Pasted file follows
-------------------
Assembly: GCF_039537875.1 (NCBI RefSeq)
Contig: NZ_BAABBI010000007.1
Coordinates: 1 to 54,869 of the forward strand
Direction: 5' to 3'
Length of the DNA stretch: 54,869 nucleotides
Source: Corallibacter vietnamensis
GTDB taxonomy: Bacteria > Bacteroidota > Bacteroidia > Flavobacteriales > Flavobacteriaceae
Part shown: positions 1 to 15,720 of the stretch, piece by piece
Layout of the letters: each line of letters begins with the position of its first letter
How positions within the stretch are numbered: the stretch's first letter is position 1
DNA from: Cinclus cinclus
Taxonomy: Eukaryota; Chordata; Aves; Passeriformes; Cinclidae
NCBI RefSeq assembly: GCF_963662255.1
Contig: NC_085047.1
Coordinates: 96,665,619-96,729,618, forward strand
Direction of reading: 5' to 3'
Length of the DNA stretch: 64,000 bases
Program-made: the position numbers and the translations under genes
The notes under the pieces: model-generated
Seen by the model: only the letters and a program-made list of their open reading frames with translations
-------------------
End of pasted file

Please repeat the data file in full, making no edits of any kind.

Assembly: GCF_039537875.1 (NCBI RefSeq)
Contig: NZ_BAABBI010000007.1
Coordinates: 1 to 54,869 of the forward strand
Direction: 5' to 3'
Length of the DNA stretch: 54,869 nucleotides
Source: Corallibacter vietnamensis
GTDB taxonomy: Bacteria > Bacteroidota > Bacteroidia > Flavobacteriales > Flavobacteriaceae
Part shown: positions 1 to 15,720 of the stretch, piece by piece
Layout of the letters: each line of letters begins with the position of its first letter
How positions within the stretch are numbered: the stretch's first letter is position 1
DNA from: Cinclus cinclus
Taxonomy: Eukaryota; Chordata; Aves; Passeriformes; Cinclidae
NCBI RefSeq assembly: GCF_963662255.1
Contig: NC_085047.1
Coordinates: 96,665,619-96,729,618, forward strand
Direction of reading: 5' to 3'
Length of the DNA stretch: 64,000 bases
Program-made: the position numbers and the translations under genes
The notes under the pieces: model-generated
Seen by the model: only the letters and a program-made list of their open reading frames with translations